Jonny Leano

Hometown: Maui, Hawaii

Undergraduate: University of Washington, Seattle

Growing up in Maui, Hawaii there weren’t many opportunities for Jonny Leano to get exposure to research or learn about science as a career.  That’s why when his high school teacher suggested it, he jumped at the chance to participate in University of Washington’s GenOM Project, an outreach program that aims to get underrepresented minority students interested in genomics and life sciences research.   Between junior and senior year of high school, Jonny traveled far away from home to spend the summer in Seattle.  Jonny worked in Gabriele Varani’s lab where he learned to use NMR to look at protein-nucleic acid interactions.  He says it was “a very exciting new experience.  Growing up in Hawaii I was isolated.  This was an opportunity to do something new, something I didn’t even know I was interested in.”  In fact, he liked it so much he decided to attend University of Washington for college and to continue working in the Varani lab.  To spend 4 years working in a lab as an undergraduate is a unique, in-depth experience that Jonny felt taught him some valuable lessons.  “I really learned a lot about what it means to be a scientist, how to problem solve.  That made the transition to graduate school easier for me.”

When he got to UNC in 2009, Jonny joined Kevin Slep’s lab and the Biochemistry & Biophysics PhD program.  His project focuses on the microtubule-associated protein CLASP and its role in regulating microtubule dynamics.  Microtubules play a central role in chromosome segregation during mitosis and also in cellular movement.  Disruption of microtubule function has serious implications for cellular function and for human health, especially cancer for which microtubule disrupting agents are a common form of treatment.  Cells without CLASP have defects in cell division and homozygous Drosophila mutants of CLASP die during embryonic development.  Jonny is using a combination of x-ray crystallography, biochemistry and cellular analysis to better understand how CLASP binds to microtubules.    In 2011 Jonny was awarded a prestigious NSF Graduate Research Fellowship to support this research.  The NSF GRF program recognizes and supports outstanding graduate students in NSF-supported science, technology, engineering, and mathematics disciplines.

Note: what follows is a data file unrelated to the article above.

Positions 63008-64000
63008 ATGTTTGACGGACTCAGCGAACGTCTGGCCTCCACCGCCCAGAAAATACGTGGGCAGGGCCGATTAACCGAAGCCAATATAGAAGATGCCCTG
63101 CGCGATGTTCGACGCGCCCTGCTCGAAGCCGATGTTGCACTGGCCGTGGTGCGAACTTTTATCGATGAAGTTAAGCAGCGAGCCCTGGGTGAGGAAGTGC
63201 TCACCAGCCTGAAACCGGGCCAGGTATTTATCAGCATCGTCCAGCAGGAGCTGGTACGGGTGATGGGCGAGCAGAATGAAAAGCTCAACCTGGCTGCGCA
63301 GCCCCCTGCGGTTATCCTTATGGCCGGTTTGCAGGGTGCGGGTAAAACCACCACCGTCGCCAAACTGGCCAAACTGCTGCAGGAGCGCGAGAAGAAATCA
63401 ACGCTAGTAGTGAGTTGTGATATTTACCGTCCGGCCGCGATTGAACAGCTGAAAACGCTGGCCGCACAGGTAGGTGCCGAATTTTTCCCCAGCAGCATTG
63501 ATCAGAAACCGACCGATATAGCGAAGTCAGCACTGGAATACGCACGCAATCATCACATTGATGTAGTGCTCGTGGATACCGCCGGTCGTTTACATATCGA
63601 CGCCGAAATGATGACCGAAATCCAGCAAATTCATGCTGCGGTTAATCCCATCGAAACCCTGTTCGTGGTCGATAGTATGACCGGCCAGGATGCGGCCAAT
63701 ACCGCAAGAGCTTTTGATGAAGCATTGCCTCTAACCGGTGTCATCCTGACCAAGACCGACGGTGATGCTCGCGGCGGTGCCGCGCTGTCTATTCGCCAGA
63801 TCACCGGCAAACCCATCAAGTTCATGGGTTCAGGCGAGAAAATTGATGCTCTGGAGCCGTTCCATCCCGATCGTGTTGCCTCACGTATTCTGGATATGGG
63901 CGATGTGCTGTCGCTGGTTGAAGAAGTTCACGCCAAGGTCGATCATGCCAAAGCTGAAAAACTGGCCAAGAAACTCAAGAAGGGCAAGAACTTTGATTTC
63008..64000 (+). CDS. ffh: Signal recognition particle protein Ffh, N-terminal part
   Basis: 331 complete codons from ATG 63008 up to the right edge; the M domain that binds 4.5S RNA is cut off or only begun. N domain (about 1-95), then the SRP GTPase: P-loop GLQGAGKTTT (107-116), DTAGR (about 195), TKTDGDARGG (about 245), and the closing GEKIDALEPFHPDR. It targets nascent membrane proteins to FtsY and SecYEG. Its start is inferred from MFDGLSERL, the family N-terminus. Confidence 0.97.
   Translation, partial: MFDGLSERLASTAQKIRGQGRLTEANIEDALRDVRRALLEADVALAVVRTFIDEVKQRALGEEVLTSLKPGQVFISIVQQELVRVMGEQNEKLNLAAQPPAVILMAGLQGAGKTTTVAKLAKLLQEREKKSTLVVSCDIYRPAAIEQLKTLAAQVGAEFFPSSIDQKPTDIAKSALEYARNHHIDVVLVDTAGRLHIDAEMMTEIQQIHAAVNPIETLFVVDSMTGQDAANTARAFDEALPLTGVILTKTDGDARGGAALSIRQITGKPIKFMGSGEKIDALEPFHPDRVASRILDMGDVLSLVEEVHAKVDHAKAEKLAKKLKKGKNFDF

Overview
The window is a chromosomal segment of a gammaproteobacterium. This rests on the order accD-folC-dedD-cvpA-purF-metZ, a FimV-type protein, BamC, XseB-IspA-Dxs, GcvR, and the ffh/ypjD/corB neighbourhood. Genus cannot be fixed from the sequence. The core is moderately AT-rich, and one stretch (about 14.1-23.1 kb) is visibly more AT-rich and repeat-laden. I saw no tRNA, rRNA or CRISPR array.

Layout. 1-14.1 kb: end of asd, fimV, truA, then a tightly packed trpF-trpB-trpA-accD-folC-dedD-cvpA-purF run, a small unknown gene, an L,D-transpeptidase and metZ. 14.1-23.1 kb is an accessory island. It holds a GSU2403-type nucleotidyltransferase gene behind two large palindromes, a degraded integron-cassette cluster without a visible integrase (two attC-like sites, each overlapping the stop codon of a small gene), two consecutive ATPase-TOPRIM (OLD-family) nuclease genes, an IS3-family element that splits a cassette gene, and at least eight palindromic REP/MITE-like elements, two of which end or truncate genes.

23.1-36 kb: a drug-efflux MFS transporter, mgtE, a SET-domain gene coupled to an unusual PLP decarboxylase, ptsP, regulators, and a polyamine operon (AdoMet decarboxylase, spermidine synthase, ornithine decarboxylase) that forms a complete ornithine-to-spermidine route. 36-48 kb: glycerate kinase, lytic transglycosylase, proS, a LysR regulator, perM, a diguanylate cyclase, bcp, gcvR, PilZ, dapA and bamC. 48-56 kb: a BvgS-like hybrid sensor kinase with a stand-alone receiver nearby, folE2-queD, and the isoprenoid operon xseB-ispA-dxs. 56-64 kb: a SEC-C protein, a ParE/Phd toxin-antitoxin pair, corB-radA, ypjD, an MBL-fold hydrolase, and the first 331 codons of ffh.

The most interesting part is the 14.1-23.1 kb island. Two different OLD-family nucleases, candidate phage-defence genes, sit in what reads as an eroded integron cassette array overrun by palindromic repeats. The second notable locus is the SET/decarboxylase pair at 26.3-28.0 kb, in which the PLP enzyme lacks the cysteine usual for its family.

Jonny’s mentor, Kevin Slep agrees that he is an exceptional student.  “Jonny exhibits a fearless approach to science. He gets very enthusiastic about his project and often I see him testing new hypotheses he develops, simply driven by enthusiasm for his project. He also pushes his project extremely hard, putting in the off hours, and odd hours needed to advance it.”  This is especially true when you consider that even though he is still studying structural biology, Jonny’s project is a pretty significant departure from what he did in undergraduate.  “It’s a lot more molecular.  The learning curve was kind of steep – especially reading papers in a totally new field.  That was a big challenge.” He credits the paper based courses he took during first and second year with teaching him how to break down a paper and understand it regardless of the field.    He also credits his neighboring labs with teaching him some of the techniques he uses regularly, like immunofluorescence and western blotting.  “That’s something I really like about UNC – it’s so collaborative.”

Jonny also has a passion for teaching and has made the most of the outreach and mentoring opportunities available to UNC graduate students.  He has mentored two undergraduates in the lab.  He said the extremely patient and understanding approach of the first person that supervised him when he was a high school student in the GenOM program has really stuck with him.  “He made me feel like I was contributing even when I knew very little.  I try to be like that when I am working with a student.  One of my favorite tricks is to try and link what they are learning in their classes to what they are doing in lab.  It really helps them make a connection and understand everything better.”  Also, every year since he’s been at UNC he has taken part in North Carolina DNA Day, a program that matches high schools across North Carolina with a DNA Day Ambassador.  The ambassadors visit the school on DNA Day (April 21, the anniversary of the completion of the human genome sequence) to teach a lesson about DNA or molecular biology and then answer questions about what it is like to be a scientist.  For Jonny, reaching out to high school students is very important because it’s a way to give back. He says “many students are not gaining exposure to science, and therefore, do not view science as a viable or important career. To address this problem, I believe that more graduate students should be committed to relaying scientific experiences and knowledge to younger students so that they understand and appreciate the importance of science in their education and lives. These efforts may inspire students to join research programs and pursue a scientific career just as those efforts did for me.”